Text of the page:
|The Secret Man|
|Directed by||John Ford|
|Written by||John Ford|
|Cinematography||Ben F. Reynolds|
|Distributed by||Universal Pictures|
The Secret Man is a 1917 American silent Western film, directed by John Ford and featuring Harry Carey. Two of the five reels of the film survive at the Library of Congress film archive.
As described in a film magazine, Cheyenne Harry (Carey) escapes from prison and while escaping comes upon the body of a young girl (Janes) that was thrown by a runaway horse. He picks her up and is proceeding on his way when his horse is frightened and bolts down a steep hillside. Harry, realizing the danger the girl is in, gives himself up so that she can receive care. Her mother Molly (Sterling) has secretly married Harry Beaufort (Foster) and it is her mother's brother who arrests Harry. The mother has been told that her little girl is dead and she loses her reason. At a church bazaar the girl is to be auctioned off to the highest bidder. Mother and daughter recognize each other and the mother's mind is restored. Through the assistance of Harry, the mother and her husband are reunited. The sheriff is happy to find that the girl Annabelle is his niece and in appreciation of Harry's kindness allows him to go free.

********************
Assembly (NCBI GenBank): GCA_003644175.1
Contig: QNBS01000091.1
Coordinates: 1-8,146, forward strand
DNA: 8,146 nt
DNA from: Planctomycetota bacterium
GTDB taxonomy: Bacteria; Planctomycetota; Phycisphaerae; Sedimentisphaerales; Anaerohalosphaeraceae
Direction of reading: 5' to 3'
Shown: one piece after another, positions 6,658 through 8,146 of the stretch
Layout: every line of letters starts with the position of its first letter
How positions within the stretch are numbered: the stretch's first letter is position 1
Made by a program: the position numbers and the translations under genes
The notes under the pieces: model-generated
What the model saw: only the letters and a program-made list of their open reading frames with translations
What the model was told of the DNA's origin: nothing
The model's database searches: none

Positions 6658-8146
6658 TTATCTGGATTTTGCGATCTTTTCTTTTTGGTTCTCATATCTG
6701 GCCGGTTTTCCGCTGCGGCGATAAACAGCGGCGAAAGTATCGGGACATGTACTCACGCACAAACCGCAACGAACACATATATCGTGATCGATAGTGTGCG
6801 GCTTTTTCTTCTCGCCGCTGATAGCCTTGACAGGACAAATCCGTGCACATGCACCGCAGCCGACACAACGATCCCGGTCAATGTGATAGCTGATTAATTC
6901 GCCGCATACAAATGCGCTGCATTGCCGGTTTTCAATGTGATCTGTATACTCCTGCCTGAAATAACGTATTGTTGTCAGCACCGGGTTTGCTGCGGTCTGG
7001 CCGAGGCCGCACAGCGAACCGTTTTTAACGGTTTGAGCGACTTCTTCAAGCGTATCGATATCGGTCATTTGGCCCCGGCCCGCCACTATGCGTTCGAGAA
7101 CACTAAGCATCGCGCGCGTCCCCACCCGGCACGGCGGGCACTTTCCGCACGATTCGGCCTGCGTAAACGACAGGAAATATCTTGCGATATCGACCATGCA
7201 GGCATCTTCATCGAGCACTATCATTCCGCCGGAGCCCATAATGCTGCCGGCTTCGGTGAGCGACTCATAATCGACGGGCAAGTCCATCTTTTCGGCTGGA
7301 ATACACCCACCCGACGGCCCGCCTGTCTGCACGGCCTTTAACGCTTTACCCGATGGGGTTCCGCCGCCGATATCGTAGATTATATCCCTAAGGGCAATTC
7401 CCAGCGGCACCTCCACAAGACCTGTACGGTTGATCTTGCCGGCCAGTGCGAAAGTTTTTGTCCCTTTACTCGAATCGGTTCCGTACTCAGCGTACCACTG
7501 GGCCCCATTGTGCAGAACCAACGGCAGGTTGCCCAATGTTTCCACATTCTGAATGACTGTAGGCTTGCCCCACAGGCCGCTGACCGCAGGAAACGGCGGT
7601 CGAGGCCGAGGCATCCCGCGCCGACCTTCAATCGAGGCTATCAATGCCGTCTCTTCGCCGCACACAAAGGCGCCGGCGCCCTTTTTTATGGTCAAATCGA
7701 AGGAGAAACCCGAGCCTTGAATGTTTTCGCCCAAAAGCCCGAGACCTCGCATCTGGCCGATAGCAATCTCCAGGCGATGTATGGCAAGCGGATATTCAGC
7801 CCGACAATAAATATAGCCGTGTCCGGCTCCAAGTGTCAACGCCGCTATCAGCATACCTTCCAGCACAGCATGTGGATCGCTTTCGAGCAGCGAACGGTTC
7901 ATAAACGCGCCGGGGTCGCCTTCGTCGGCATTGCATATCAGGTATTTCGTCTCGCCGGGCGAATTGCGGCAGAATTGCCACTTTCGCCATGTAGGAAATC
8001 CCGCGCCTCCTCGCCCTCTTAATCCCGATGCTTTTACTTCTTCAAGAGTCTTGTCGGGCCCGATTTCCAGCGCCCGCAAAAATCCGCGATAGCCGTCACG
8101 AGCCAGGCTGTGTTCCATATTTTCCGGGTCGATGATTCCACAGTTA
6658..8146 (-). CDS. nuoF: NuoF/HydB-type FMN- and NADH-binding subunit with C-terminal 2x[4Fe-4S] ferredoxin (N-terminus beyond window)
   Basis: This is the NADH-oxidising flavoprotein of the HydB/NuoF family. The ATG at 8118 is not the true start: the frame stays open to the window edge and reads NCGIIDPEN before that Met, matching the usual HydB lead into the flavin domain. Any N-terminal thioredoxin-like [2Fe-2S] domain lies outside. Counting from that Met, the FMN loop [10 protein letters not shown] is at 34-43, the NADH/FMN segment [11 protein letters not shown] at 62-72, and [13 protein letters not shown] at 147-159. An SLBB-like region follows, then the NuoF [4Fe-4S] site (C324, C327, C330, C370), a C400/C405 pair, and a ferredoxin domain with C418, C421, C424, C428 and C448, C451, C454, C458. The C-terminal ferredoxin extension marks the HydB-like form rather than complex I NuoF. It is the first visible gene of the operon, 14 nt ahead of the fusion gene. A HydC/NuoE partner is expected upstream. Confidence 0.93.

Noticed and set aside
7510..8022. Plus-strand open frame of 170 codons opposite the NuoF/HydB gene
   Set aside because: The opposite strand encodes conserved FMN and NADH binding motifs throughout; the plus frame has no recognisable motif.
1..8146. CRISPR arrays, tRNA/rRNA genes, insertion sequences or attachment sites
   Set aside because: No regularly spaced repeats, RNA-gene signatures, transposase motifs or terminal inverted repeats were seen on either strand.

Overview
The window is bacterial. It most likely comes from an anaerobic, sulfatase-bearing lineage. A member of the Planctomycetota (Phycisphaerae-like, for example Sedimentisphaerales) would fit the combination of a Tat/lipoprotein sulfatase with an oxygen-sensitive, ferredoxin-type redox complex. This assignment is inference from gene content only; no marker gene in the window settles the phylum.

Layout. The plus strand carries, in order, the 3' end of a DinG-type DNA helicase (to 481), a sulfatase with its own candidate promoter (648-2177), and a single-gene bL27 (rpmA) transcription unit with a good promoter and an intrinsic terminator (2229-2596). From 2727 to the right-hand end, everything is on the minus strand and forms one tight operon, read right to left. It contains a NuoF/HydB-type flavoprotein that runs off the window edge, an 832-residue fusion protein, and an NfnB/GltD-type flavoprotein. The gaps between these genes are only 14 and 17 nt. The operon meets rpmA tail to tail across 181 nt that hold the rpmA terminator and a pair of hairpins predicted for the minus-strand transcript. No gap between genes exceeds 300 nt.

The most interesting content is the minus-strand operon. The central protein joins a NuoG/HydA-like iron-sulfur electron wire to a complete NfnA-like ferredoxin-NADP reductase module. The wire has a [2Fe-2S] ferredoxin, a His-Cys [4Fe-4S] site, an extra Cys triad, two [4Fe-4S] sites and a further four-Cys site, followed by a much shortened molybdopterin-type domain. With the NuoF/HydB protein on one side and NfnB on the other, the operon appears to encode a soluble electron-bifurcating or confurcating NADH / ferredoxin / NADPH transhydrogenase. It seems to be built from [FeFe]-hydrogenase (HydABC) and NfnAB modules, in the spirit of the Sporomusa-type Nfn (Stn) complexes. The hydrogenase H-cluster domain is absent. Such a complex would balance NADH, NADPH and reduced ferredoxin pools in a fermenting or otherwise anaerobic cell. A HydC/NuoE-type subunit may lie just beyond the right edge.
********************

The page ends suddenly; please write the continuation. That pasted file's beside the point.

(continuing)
Filming took place under the working titles The Round Up and Up Against It. The film was released by Universal Studios through a subsidiary, Universal-Butterfly, in October 1917. It was a silent film on five reels, part of the "Cheyenne Harry" series of film featurettes.
Like many American films of the time, The Secret Man was subject to cuts by city and state film censorship boards. The Chicago Board of Censors required a cut of the scene of the jailer dropping the keys before the prisoner's cell.